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Mikey Stengel
Mikey Stengel

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State machine advent: A better way to type guards and actions (16/24)

Using conditional logic with guards often means that we have to define the same action twice. This is exactly what we had to do yesterday:

SET_TEMPERATURE: [
  {
    target: '.cold',
    cond: (context, event) => event.temperature < 18,
    actions: assign({
      temperature: (context, event) => event.temperature,
    }),
  },
  {
    target: '.warm',
    actions: assign({
      temperature: (context, event) => event.temperature,
    }),
  },
]

Today, we want to refactor our code so that we don't have to repeat ourselves. Instead of defining the very same action (of assigning the temperature) twice, we can give the action a name, define it in a separate configuration object and then call the action by its name within the machine definition.

import { Machine, assign } = 'xstate';

const thermostatMachine = Machine(
  {
    id: 'thermostat',
    initial: 'inactive',
    context: {
      temperature: 20,
    },
    states: {
      inactive: {
        on: {
          POWER_TOGGLE: 'active'
        }
      },
      active: {
        initial: 'warm',
        states: {
          cold: {},
          warm: {},
        },
        on: {
          POWER_TOGGLE: {
            target: 'inactive',
          },
          SET_TEMPERATURE: [
            {
              target: '.cold',
              cond: 'isTemperatureCold',
              actions: 'assignTemperature',
            },
            {
              target: '.warm',
              actions: 'assignTemperature',
            },
          ]
        }
      },
    }
  },
  /**
   * Configuration object
   */
  {
    actions: {
      assignTemperature: assign({
        temperature: (context, event) => event.temperature,
      }),
    },
    guards: {
      isTemperatureCold: (context, event) => event.temperature < 18,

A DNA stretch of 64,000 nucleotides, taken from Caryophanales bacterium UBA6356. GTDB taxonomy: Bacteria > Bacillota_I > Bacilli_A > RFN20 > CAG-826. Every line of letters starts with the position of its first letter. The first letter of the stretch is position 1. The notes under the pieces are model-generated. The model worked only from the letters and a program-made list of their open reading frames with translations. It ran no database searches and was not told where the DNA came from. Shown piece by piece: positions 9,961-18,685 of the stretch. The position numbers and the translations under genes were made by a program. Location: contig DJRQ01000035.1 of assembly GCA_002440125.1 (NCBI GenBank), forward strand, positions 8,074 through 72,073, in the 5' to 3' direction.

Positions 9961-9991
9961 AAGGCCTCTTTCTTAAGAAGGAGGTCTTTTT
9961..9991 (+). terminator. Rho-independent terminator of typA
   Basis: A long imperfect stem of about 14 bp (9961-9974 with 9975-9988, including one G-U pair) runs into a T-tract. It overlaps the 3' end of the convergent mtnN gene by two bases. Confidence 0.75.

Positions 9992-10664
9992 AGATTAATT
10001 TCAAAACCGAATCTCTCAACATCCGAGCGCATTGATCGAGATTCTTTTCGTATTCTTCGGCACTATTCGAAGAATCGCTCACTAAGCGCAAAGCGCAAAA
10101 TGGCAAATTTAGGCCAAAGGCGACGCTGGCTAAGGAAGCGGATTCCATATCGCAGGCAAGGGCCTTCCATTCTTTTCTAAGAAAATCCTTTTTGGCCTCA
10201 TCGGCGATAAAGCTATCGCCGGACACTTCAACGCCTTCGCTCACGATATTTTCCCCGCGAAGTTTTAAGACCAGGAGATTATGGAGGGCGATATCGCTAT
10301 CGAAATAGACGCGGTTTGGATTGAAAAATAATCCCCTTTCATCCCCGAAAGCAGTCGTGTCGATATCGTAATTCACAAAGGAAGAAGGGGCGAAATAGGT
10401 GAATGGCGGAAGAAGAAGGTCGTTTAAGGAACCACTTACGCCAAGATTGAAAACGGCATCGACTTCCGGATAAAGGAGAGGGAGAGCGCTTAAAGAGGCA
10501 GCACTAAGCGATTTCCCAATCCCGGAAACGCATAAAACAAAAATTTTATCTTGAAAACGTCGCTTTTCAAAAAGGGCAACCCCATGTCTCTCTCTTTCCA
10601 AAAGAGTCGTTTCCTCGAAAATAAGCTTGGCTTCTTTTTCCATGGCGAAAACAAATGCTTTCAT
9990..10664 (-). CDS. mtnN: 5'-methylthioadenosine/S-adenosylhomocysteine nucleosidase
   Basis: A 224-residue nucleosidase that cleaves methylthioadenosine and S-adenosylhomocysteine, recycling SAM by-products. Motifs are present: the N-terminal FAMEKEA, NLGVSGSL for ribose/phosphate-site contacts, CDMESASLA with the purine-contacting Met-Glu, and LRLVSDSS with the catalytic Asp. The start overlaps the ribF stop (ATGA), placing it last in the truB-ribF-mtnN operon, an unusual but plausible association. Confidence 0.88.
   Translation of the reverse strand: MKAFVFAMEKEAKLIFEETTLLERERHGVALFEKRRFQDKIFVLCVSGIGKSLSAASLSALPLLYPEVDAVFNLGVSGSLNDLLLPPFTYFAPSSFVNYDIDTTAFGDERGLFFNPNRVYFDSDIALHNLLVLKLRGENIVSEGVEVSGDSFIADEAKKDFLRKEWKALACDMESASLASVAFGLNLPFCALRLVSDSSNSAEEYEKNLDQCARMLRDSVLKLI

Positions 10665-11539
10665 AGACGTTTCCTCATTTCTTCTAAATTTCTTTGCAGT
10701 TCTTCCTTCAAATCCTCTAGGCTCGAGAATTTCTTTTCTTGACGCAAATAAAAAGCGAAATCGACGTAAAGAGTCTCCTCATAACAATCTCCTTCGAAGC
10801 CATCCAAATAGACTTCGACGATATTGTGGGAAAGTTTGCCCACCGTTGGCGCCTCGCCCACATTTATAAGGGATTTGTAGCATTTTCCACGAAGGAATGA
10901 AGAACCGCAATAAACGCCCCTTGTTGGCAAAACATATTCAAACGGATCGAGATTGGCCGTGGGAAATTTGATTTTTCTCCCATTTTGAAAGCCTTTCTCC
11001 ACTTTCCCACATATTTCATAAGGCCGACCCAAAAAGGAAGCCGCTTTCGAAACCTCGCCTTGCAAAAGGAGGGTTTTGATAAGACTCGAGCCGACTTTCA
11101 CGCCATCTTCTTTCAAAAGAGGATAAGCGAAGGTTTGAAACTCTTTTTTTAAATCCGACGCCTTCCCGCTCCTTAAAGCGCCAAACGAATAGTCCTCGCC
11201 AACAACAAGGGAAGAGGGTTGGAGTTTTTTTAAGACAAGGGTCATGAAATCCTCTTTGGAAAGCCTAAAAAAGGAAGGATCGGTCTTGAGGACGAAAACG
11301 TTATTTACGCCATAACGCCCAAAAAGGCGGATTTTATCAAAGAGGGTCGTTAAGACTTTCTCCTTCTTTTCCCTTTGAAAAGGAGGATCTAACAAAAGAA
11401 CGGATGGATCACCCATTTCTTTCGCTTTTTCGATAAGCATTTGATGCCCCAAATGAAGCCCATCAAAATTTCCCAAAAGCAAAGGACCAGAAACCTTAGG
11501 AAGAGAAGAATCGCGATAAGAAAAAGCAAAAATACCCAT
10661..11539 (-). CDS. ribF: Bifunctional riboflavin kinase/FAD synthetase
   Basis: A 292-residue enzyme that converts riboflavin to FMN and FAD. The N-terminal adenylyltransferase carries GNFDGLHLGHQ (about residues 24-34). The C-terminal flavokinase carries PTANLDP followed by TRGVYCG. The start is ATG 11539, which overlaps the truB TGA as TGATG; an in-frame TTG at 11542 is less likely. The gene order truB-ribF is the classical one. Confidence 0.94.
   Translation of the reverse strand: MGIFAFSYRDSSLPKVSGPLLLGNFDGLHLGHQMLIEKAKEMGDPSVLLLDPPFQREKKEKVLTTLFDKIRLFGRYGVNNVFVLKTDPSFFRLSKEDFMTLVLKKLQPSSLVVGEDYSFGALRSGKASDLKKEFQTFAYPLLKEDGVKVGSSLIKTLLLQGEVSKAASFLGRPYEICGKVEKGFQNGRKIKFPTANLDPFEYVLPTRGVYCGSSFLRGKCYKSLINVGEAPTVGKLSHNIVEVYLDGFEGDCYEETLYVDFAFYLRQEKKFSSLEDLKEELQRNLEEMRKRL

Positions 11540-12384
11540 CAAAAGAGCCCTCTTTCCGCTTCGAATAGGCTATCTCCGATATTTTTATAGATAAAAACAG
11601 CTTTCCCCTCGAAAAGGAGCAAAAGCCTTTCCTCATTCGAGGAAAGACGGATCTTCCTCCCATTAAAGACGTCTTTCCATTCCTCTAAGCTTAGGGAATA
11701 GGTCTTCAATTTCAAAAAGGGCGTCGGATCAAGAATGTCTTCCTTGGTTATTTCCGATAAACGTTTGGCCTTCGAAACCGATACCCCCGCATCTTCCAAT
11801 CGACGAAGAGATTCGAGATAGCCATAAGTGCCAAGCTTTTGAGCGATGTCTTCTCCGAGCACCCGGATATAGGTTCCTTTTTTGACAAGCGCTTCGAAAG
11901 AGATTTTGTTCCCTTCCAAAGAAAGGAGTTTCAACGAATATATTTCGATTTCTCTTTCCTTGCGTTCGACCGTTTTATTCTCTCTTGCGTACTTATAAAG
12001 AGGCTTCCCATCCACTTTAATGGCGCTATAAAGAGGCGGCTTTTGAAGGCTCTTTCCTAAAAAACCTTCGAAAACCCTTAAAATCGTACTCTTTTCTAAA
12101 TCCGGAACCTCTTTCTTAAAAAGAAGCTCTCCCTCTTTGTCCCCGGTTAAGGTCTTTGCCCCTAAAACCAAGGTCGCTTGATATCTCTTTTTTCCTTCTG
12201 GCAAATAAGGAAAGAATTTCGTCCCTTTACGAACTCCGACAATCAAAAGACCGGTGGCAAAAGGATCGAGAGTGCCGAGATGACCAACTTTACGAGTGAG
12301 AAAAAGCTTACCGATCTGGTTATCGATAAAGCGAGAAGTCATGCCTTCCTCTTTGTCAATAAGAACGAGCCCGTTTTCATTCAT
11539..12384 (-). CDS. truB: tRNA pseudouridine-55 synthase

},
  }
);

The configuration object is the second argument of the Machine factory function. We are now using the named action - assignTemperature - to update the context. Since we can use this named action throughout our machine definition, we do not have to define the action twice.
Likewise, we apply the very same concept to guards. As a result, we can use an expressive name for the conditional logic of our machine (isTemperatureCold).

Moving actions and guards into the configuration object does not only make our code more DRY and readable, it also improves how well our machine can be serialized and will show the distinct action/guard names within the visualization.

visualization before

visualization after


A couple of days ago, I wrote how I dislike string variables within my machines as it makes the code harder to refactor and additionally, easier to introduce bugs by mistyping. If you like enums as much as I do, you can totally get rid of all the strings by defining your named actions and guards with string enums. 🎉

import { Machine, assign } = 'xstate';

enum THERMOSTAT {
  'INACTIVE' = 'inactive',
  'ACTIVE' = 'active',
  'COLD' = 'cold',
  'WARM' = 'warm',
}

enum THERMOSTAT_EVENT {
  'POWER_TOGGLE' = 'POWER_TOGGLE',
  'SET_TEMPERATURE' = 'SET_TEMPERATURE',
}

enum THERMOSTAT_GUARD {
  'IS_TEMPERATURE_COLD' = 'isTemperatureCold',
}

enum THERMOSTAT_ACTION {
  'ASSIGN_TEMPERATURE' = 'assignTemperature',
}


const thermostatMachine = Machine(
  {
    id: 'thermostat',
    initial: THERMOSTAT.INACTIVE,
    context: {
      temperature: 20,
    },
    states: {
      [THERMOSTAT.INACTIVE]: {
        on: {
          [THERMOSTAT_EVENT.POWER_TOGGLE]: THERMOSTAT.ACTIVE,
        }
      },
      [THERMOSTAT.ACTIVE]: {
        initial: THERMOSTAT.WARM,
        states: {
          [THERMOSTAT.COLD]: {},
          [THERMOSTAT.WARM]: {},
        },
        on: {
          [THERMOSTAT_EVENT.POWER_TOGGLE]: {
            target: THERMOSTAT.INACTIVE,
          },
          [THERMOSTAT_EVENT.SET_TEMPERATURE]: [
            {
              target: THERMOSTAT.COLD,
              cond: THERMOSTAT_GUARD.IS_TEMPERATURE_COLD,
              actions: THERMOSTAT_ACTION.ASSIGN_TEMPERATURE,
            },
            {
              target: THERMOSTAT.WARM,
              actions: THERMOSTAT_ACTION.ASSIGN_TEMPERATURE,
            },
          ]
        }
      },
    }
  },
  /**
   * Configuration object
   */
  {
    actions: {
      [THERMOSTAT_ACTION.ASSIGN_TEMPERATURE]: assign({
        temperature: (context, event) => event.temperature,
      }),
    },
    guards: {
      [THERMOSTAT_GUARD.IS_TEMPERATURE_COLD]: (context, event) => event.temperature < 18,
    },
  }
);

Again, using enums and the configuration object is optional but I do highly recommend you to use both extensively.

About this series

Throughout the first 24 days of December, I'll publish a small blog post each day teaching you about the ins and outs of state machines and statecharts.

The first couple of days will be spent on the fundamentals before we'll progress to more advanced concepts.

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